November 24, 2020
Prepared by Kathleen Shearer, Executive Director, COAR and Dr. Danny Kingsley, Visiting Fellow, Australian National University
There has been significant concern expressed in the repository community about the requirements contained in the Data Repository Selection: Criteria that Matter, which sets out a number of criteria for the identification and selection of data repositories that will be used by publishers to guide authors in terms of where they should deposit their data.
COAR agrees that it is important to encourage and support the adoption of best practices in repositories. And there are a number of initiatives looking at requirements for repositories, based on different objectives such as the FAIR Principles, CoreTrustSeal, the TRUST Principles, and the CARE Principles of Indigenous Data Governance. Recently COAR brought together many of these requirements – assessed and validated them with a range of repository types and across regions – resulting in the publication of the COAR Community Framework for Best Practices in Repositories.
However, there is a risk that if repository requirements are set very high or applied strictly, then only a few well-resourced repositories will be able to fully comply. The criteria set out in Data Repository Selection: Criteria that Matter are not currently supported by most domain or generalist data repositories, in particular the dataset-level requirements. If implemented by publishers, this will have a very detrimental effect on the open science ecosystem by concentrating repository services within a few organizations, further exacerbating inequalities in access to services. Additionally, it will introduce bias against some researchers, for example, researchers who prefer to share their data locally; researchers in the global south; or researchers who want to share their data in a relevant domain repository, so it can be visible to their peers and integrated with other similar datasets.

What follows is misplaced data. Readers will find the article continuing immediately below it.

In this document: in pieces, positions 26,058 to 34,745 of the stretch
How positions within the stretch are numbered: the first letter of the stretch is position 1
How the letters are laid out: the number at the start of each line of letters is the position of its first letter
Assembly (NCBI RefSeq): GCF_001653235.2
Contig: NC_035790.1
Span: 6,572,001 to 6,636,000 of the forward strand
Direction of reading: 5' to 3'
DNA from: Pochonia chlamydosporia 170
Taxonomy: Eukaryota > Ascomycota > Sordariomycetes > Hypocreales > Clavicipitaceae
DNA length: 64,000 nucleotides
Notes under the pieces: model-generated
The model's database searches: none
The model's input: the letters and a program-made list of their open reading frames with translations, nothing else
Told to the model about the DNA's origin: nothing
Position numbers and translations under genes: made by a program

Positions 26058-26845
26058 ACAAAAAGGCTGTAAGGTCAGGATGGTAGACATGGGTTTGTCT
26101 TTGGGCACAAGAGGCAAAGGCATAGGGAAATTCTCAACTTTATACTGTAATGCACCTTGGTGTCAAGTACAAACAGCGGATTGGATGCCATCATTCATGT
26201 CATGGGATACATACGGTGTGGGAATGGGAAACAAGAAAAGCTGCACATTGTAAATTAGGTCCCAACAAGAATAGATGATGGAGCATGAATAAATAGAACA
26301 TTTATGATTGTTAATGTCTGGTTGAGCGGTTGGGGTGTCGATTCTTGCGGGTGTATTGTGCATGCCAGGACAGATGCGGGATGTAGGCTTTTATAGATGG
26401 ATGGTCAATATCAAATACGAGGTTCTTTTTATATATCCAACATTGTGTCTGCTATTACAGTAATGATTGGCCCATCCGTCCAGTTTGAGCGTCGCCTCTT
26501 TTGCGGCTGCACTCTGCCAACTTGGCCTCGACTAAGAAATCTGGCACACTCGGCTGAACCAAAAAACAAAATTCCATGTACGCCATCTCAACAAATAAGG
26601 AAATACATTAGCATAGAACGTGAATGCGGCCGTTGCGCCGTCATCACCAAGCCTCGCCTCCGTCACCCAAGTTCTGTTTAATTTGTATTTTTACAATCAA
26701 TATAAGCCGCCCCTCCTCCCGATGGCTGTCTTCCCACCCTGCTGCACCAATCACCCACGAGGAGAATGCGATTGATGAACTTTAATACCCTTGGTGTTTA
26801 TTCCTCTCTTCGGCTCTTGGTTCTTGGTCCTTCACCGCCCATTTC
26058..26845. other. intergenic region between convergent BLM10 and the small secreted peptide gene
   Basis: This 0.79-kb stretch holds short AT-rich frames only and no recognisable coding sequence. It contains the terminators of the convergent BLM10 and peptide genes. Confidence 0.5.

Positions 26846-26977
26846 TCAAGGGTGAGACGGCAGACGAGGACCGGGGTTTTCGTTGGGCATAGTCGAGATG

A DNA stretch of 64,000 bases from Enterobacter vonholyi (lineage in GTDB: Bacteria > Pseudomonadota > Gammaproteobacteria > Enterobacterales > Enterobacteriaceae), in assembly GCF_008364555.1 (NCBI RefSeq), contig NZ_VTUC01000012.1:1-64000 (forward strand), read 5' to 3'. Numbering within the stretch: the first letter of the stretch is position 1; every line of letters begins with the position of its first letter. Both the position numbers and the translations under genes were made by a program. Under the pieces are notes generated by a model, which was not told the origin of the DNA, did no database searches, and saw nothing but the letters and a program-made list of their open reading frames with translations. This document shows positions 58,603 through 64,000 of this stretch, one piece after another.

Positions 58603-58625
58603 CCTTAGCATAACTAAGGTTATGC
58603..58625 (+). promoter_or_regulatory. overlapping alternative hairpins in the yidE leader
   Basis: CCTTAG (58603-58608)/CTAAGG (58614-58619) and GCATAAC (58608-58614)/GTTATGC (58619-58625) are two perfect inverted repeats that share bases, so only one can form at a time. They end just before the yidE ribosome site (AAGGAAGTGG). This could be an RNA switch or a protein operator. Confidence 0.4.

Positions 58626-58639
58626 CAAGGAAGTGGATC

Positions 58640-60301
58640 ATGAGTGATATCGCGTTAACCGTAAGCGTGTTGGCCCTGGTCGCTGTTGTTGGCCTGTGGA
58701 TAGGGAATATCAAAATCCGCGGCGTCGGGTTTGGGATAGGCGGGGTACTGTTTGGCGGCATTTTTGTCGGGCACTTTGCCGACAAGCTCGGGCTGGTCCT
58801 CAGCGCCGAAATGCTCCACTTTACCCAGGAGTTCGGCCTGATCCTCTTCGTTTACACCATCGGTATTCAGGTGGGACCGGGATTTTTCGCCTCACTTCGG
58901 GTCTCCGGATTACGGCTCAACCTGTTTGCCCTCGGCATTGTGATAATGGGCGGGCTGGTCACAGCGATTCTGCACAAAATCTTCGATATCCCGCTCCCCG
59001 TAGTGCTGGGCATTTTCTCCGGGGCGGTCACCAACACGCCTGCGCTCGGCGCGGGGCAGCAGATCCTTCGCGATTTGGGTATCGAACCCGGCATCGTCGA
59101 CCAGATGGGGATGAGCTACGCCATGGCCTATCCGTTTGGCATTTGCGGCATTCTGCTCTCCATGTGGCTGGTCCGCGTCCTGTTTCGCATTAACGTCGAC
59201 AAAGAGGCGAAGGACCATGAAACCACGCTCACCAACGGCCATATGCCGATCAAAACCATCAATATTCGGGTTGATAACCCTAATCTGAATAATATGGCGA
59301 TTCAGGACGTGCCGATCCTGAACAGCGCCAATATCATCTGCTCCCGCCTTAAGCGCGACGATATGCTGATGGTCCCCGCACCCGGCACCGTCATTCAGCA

The criteria outlined in Data Repository Selection: Criteria that Matter are also too narrowly conceived and do not reflect the range of issues that should be taken into consideration when making decisions about where to deposit data. In addition to supporting FAIR data, researchers, policy makers, and journals should consider a range of issues when choosing or recommending an appropriate data repository:
All of these elements are important in their own right, and each researcher will need to make a choice of how to balance them according to their own circumstances based on funder requirements, priorities, and needs – this should not be determined by the publisher.
Our collective goal should be to develop a sustainable, distributed, and interoperable repository network that can support researchers around the world in managing and sharing their data. To achieve this, we need to work with and strengthen existing services, not disqualify them.
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